By Alex Kapadia
Car and tyres manufacturers are racing to provide products to encourage and reward drivers for green and economical driving.
Once power, speed and the joys of the open road were key factors for car buyers, but they have been overtaken by the need to save money – and the planet.
Low-rolling resistance tyres, low-output diesel engines, high gearing and an indicator to show the optimum gear-change points are becoming the norm for the eco model cars that emphasise fuel economy and a lower road-tax band.
The credit crunch and global warming have left motorists with more of a desire to save money – and the planet.
And the car industry is having to think of ways to sell the eco-friendly and fuel-efficient message to consumers, rather than relying on performance, looks and status.
Some are even taking cues from electronic gadgets and computer games, for example, Honda said the inspiration for its Eco Assist feature was the Tamagotchi digital pet, a hand-held toy that needs constant care and attention from its owners.
Eco Assist is included in the Honda Insight hybrid, a new model similar to the Prius, but cheaper. It is designed to encourage gentle, smooth driving, avoiding sharp application of the accelerator and brakes, thereby delivering the best fuel consumption – which for the Insight can be up to 80mpg.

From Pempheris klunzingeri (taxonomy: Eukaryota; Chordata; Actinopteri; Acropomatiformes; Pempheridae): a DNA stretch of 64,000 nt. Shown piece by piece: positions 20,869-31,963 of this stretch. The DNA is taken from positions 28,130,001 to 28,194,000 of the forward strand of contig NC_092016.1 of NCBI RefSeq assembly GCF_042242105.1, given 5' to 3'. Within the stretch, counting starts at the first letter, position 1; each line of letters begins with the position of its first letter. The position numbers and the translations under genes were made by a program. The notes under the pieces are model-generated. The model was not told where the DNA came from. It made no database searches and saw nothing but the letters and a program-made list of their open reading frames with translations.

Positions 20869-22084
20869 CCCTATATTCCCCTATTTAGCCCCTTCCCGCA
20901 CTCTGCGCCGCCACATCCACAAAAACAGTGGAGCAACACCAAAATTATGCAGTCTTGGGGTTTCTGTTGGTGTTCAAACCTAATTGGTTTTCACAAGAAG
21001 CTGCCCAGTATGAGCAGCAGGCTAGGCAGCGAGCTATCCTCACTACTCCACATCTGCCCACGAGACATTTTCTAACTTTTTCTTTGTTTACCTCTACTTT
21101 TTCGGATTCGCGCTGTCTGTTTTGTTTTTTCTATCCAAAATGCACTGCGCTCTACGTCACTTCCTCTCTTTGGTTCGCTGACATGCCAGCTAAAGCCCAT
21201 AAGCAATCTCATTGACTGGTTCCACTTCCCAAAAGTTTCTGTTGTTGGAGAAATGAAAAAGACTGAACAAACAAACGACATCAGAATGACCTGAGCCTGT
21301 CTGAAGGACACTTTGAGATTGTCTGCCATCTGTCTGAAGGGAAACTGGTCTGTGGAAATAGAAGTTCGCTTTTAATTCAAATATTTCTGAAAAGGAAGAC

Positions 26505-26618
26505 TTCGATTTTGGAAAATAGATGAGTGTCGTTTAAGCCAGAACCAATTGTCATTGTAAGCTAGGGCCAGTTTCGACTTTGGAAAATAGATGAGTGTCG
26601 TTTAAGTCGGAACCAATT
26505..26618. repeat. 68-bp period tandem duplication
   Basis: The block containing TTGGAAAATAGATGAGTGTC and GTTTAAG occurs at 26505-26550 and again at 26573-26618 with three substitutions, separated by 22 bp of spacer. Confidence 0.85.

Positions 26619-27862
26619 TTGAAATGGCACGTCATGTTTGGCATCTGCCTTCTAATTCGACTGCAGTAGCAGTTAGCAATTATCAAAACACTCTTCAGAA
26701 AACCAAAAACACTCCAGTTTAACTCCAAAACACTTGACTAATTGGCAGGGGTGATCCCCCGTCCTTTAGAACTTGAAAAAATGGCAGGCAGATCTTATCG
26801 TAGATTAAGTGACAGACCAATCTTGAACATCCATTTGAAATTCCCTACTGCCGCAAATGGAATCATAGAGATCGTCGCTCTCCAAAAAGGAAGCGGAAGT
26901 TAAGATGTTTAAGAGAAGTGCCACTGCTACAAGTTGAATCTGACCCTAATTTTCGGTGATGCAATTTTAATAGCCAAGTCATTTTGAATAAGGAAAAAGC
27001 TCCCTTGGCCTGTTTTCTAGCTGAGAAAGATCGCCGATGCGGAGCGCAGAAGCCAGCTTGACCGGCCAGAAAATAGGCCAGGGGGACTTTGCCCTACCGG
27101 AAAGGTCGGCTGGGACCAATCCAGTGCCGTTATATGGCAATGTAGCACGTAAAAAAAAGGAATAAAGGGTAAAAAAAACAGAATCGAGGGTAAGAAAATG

An electronic display at the centre of the instrument panel has a horizontal bar graph depicting fuel consumption, where optimum economy is achieved by keeping the bar at the centre line. Above it are electronic representations of green shoots – the more showing, the more frugal the driver.
Outstanding results lead to a plant blooming. When you turn off the engine at the end of a journey, the Insight provides an “eco score” and compares it with previous trips, rewarding improvements with a digital garland and trophy or admonishing heavier-than-usual footwork with a withering plant.
Manufacturers are keen to sell these eco models because they need to reduce the average carbon-dioxide output of their cars to 130g/km to meet EU regulations that come into force in 2012.
Those rules also expect an additional 10g/km carbon-dioxide reduction from a variety of other measures, including low-energy air-conditioning systems, improved traffic management and education in driving economically.